The debate continues over which type of life insurance is best: term life or whole life. For many people, the answer could lie somewhere between the two, using a type of insurance called universal life insurance. Like term life insurance, universal life insurance costs significantly less than traditional whole life and it offers more flexibility. Like whole life, universal life offers coverage until death no matter changes in the age or health of the insured.
Universal life insurance is permanent life insurance. The insurance stays in force for so long as premiums are paid off. This differs from term life insurance, which, as its name suggests, insures a life for a limited amount of time, or term. The term could be rather long up to thirty years, but when the end of the term comes, the insurance expires.
Certain intervals, but the price increases with every renewal. A 60-year-old person has a much greater probability of dying during the coverage term compared to a 30-year-old does, so the premiums for a 60-year-old are much higher. According to the most recent figures from Insure.com, a 20-year, $500,000 term policy which costs a guy $245 annually at age 30 could cost $2,525 a year at age 60 – an increase of over 1000%. If more weight, high blood pressure, or high cholesterol accompany the era increase as is frequently the case that the premiums will be much higher, if the individual doesn’t have a renewable term life coverage. A person that has developed serious illness, such as cancer, HIV, or even diabetes throughout the 30 years covered by the term life policy, might not be insurable once the term is finished.
Insurability with life insurance. Permanent means permanent. With the assurance of open-ended insurability, permanent life insurance such as whole life insurance and universal life insurance policy cost can cost up to ten times more that term life insurance. The price savings of term life insurance can be erased later in life, when the initial term has expired and the consumer reapplies for coverage.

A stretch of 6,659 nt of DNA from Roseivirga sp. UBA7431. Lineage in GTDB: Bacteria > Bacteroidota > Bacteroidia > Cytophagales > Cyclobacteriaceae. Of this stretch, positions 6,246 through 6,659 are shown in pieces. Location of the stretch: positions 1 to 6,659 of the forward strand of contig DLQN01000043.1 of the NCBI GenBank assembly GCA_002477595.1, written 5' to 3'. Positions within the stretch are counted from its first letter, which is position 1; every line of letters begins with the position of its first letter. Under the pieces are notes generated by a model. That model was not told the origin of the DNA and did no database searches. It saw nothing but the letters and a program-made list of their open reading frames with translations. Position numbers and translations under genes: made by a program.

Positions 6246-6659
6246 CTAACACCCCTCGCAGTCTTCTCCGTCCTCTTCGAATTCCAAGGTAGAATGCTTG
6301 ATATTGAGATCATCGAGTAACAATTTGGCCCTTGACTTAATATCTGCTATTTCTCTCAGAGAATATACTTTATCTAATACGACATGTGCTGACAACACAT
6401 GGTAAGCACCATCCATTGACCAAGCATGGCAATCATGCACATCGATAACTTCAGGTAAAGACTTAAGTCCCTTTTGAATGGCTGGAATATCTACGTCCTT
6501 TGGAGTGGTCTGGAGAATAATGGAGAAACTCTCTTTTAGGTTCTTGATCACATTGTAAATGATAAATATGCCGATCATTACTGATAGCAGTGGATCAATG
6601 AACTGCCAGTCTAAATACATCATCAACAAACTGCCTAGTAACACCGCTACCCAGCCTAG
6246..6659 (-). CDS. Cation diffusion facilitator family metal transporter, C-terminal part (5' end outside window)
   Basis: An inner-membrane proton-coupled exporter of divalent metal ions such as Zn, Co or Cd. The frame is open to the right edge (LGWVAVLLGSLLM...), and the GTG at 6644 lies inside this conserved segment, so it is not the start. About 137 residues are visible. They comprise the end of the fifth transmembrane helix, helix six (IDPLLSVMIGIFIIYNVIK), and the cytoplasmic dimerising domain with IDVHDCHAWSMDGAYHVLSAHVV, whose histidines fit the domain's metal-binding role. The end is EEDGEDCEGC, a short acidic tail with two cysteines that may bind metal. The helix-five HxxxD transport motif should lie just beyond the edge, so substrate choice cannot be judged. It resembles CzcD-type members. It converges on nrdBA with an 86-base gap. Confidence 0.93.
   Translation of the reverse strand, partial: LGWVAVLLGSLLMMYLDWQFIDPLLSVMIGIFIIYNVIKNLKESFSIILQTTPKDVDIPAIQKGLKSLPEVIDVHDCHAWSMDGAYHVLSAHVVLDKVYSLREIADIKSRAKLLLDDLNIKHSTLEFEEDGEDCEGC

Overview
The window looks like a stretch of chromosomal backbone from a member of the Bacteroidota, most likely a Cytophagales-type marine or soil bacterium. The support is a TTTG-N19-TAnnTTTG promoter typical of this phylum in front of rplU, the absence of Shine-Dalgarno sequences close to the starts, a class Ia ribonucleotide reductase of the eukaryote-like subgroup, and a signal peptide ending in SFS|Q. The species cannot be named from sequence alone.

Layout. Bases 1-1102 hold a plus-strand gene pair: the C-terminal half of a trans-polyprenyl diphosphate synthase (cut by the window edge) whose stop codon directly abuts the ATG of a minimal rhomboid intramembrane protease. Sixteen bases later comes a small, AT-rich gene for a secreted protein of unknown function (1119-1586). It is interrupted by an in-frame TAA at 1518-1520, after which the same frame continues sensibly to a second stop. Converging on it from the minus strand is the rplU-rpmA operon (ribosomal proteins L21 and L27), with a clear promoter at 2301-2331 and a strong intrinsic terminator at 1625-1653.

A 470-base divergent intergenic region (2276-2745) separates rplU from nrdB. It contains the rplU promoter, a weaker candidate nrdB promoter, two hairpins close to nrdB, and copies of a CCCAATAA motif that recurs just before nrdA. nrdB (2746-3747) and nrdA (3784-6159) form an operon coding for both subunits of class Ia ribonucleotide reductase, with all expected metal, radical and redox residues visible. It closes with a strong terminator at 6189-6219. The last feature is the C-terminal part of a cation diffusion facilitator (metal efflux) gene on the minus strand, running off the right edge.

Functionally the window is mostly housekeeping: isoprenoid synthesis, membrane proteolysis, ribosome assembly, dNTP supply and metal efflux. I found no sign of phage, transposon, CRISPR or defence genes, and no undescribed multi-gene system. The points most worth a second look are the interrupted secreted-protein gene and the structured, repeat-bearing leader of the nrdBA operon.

Along with supplying permanent insurability, both whole life and universal life provide savings attributes that term life does not. In the first years of the policy, the true cost of insuring the policyholder’s life is less than the premium amount. The surplus amount minus administrative charges and the insurance company’s gain is invested by the insurer. These funds collect within a tax-deferred savings account. The surplus premiums and the profits from these investments create the policy’s “cash value.”
Whole life insurance provides “set it and forget it” simplicity. The premium amount, the face value of the policy (the amount the policy will pay upon departure of the insured) and the build-up of money value are adjusted–and guaranteed–at the time the coverage starts. Easy and secure, whole life doesn’t offer much flexibility.
Universal life insurance combines the strengths of entire life insurance with increased flexibility so the policyholder may adjust to changes in lifestyle. The policyholder can adjust the premium upward or downward, within limits, to maintain pace with their increased or decreased buying power. The policy holder may also change the death benefit to meet changing aims and duties. For example, if policyholder gets more children, or remarries and suddenly has more dependents, they may decide a larger death benefit is necessary to aid her or his survivors to keep their lifestyle without her or his income to rely on. Making such a shift is simple with universal life insurance.
The money value of a universal life insurance policy is tied to the insurer’s performance. In the event the company’s investments work well, the cash value from the policy can accumulate more quickly than using a whole life insurance policy. In case the insurance companies don’t work well, but the accumulation rate of the money value will increase more slowly or not at all. Because of this, universal life insurance costs significantly less than life insurance.
The universal life insurance policyholder can’t direct the Investments into accounts or investments, as an independent investor can, or as a policy using a type of life insurance called variable life insurance can.
The cash value of the universal life policy collects tax-free. The death benefit can be tax-free. In the event the cash value of the policy is removed before retirement age, however, the gains are subject to taxation.
Universal life insurance policies can also be emended with various “riders”. The coverage can be expanded to insure the life of a spouse or child. Separate riders can offer insurance covering mortgage protection, disability, accidental death, and critical illness.
Many customers find that the flexibility of coverage, premiums, and death benefit amounts make universal life insurance a reasonable solution for the vicissitudes of existence.